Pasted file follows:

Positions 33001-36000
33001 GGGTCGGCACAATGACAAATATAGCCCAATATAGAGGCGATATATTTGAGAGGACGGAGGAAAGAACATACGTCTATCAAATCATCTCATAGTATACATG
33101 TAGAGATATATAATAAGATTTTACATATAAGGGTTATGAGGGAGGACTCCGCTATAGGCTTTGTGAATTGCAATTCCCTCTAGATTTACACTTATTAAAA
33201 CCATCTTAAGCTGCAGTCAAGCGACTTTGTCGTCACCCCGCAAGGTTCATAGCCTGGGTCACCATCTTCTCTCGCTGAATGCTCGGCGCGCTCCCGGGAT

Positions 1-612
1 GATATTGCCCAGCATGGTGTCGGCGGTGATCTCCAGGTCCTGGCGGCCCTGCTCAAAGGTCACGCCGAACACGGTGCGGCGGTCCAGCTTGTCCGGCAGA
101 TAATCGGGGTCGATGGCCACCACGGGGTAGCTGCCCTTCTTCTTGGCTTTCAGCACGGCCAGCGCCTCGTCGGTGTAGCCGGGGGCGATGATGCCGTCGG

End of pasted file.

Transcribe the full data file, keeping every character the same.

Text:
Positions 33001-36000
33001 GGGTCGGCACAATGACAAATATAGCCCAATATAGAGGCGATATATTTGAGAGGACGGAGGAAAGAACATACGTCTATCAAATCATCTCATAGTATACATG
33101 TAGAGATATATAATAAGATTTTACATATAAGGGTTATGAGGGAGGACTCCGCTATAGGCTTTGTGAATTGCAATTCCCTCTAGATTTACACTTATTAAAA
33201 CCATCTTAAGCTGCAGTCAAGCGACTTTGTCGTCACCCCGCAAGGTTCATAGCCTGGGTCACCATCTTCTCTCGCTGAATGCTCGGCGCGCTCCCGGGAT

Positions 1-612
1 GATATTGCCCAGCATGGTGTCGGCGGTGATCTCCAGGTCCTGGCGGCCCTGCTCAAAGGTCACGCCGAACACGGTGCGGCGGTCCAGCTTGTCCGGCAGA
101 TAATCGGGGTCGATGGCCACCACGGGGTAGCTGCCCTTCTTCTTGGCTTTCAGCACGGCCAGCGCCTCGTCGGTGTAGCCGGGGGCGATGATGCCGTCGG